Tiny by Design Part 2

This entry is part 2 of 3 in the series Tiny By Design

Estimated reading time: 3 minutes

Framework or Your Tiny House’s Skeleton

As my husband and I have been researching all of the details on building or buying a tiny home, we’ve collected a great deal of helpful information along the way. In part 1 of Tiny by Design, I discussed the first decision one needs to make on going tiny: a foundation build or tiny house on wheels (THOW). The next logical step is the kind of framework to use for your tiny home. Whether building a foundation home, park model, or THOW, the same types of framing will apply to all three. The two main types of framework are wooden and metal.

Sturdiness is Key

Wood is, of course, used in most residential construction and the majority of tiny builds. However, with tiny builds, the use of steel structures is gaining in popularity. Cold steel frames are rapidly becoming popular among tiny house owners. Despite a higher cost, the structures are relatively lightweight but extremely sturdy. You may ask why sturdiness is so important. I know all of us desire a strong foundation for our homes. With a THOW, that sturdiness is key to having your tiny home for a lifetime that can withstand forces in comparison to both earthquakes and tornadoes. Think of how rough the roads can be on your vehicle. The bumps and rattles provide the same kind of wear and tear that an earthquake could do. Now apply this same thought to the wind as you are driving. I know most of us have stuck our hand out the window and felt the pressure of the wind as we move along the road. Now add the occasional storm or windy day, and that will shake the very core of your THOW!

Another plus to the steel frames is the weight. A company that we discovered at the Tiny House Jamboree makes these amazing rolled cold steel frames. Volstrukt had one of these frames on display at the jam and we were both impressed with its construction. The sturdy construction and highly customizable design definitely caught my eye. Pricing is higher than a standard wooden frame, but for exact costs, you would need to get an estimate from companies like this. As for the weight, these frames are very light. This is ideal for towing, as every pound saved is vital to not only road legality, but your gas mileage.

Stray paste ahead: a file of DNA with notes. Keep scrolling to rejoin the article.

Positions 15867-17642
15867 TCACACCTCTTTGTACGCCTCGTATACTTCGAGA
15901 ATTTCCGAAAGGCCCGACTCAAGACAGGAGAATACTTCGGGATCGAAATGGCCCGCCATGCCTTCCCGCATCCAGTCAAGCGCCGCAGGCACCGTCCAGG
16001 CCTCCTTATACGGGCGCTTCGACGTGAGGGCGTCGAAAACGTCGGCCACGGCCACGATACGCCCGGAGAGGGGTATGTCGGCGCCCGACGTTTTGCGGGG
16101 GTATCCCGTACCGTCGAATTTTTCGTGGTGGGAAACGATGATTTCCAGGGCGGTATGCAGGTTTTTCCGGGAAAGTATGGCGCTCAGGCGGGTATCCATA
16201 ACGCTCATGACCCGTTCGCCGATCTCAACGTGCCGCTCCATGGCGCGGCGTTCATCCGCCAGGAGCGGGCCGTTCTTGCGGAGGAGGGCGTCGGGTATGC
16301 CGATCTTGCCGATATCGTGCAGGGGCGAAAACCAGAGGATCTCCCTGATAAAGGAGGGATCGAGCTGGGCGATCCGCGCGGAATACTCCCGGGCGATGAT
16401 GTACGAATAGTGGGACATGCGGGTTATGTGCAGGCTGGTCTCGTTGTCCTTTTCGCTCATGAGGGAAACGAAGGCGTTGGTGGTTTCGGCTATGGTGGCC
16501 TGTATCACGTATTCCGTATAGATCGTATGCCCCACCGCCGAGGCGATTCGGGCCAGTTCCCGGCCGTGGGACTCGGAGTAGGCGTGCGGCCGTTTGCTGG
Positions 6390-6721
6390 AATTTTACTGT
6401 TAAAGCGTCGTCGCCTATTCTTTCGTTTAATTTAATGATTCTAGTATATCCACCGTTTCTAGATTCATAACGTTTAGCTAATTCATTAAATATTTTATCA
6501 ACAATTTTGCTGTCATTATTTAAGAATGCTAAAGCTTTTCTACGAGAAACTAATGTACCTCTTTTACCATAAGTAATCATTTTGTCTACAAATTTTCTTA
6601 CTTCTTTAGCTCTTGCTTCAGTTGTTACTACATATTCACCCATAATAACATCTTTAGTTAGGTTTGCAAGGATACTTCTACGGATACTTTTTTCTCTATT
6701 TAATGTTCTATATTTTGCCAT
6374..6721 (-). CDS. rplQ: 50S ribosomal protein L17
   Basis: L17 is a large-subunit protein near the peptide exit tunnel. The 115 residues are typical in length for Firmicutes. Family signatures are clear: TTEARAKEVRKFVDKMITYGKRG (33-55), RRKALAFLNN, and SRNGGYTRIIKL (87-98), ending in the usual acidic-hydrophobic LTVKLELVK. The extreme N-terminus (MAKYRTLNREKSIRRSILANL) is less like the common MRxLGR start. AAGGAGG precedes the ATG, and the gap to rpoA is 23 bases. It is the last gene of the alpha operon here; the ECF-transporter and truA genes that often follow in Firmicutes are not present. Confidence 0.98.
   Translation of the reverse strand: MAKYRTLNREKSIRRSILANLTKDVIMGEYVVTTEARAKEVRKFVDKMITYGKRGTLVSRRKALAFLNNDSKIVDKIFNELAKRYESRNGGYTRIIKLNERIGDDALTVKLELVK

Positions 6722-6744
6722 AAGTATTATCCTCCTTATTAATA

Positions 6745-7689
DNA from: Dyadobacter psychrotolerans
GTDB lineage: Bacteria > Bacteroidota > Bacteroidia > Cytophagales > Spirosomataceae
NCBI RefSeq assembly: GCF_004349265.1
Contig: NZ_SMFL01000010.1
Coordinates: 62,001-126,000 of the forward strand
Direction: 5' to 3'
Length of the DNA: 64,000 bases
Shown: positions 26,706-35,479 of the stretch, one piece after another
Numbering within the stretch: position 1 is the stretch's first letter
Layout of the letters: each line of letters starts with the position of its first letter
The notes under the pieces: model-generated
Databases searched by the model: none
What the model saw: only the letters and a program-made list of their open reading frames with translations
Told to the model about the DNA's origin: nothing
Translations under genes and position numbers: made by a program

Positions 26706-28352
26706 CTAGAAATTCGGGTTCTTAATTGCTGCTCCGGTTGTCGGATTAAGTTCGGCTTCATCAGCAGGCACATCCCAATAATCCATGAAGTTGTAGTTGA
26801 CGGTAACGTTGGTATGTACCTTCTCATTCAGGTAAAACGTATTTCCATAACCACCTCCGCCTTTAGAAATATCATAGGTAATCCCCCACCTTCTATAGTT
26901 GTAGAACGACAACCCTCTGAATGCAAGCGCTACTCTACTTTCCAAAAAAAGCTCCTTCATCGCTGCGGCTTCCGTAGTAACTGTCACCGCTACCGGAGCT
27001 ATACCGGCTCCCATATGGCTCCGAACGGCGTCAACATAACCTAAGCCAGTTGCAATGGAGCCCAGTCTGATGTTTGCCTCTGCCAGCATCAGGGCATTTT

Below is a quick comparison between both compositions:

Wood Metal
Can build the frame yourself May require 3rd part construction
Relatively inexpensive Can be costly
Highly customizable Highly customizable
Heavy Lightweight

There is one thing I do need to mention about THOW’s. You’ll need a sturdy trailer to place your home on. I cannot stress enough to take the extra expense in a trailer. This is\will be your home’s foundation. As with typical construction, making sure you have a strong foundation will only create a durable, reliable structure. Don’t skimp and try to buy used. You may encounter hidden rust or other structural issues which will only cause a domino effect on your home. One company that kept coming up over and over was Trailer Made trailers. They build trailers specifically with tiny homes in mind. They know the constraints, needs, etc. for tiny building. Plus, their prices are pretty reasonable.

As with any build, researching is your best friend. If you’re still researching your own designs, I can’t stress enough to research your ideas. The Tiny House Jam was instrumental in many of the decisions we have made thus far. Check them out!

Stay tuned for more ideas in my series, Tiny by Design.

Part 1 — Foundation

*I am not receiving any compensation from the companies I have mentioned. These are businesses that my husband and I encountered either through our own research or at the Tiny House Jamboree in 2016.

Originally published July 31, 2017

Series Navigation<< Tiny by DesignTiny by Design Part 3 >>

Lisa Mildon

Lisa Mildon is an offbeat geeky wordsmith, storyteller, and founder of Creatively Caffeinated. She has extensive editing and writing experience in non-fiction, fiction, poetry, and technical writing. In 2018, she graduated Summa Cum Laude at SNHU in Creative Writing and English. Lisa loves PC gaming, science fiction and is obsessed with traveling. A self-professed Whovian, she aspires to write for the TV series and in books. With her husband, they have 3 rescues, 2 adorable Rat Terriers, and 1 fat cat.

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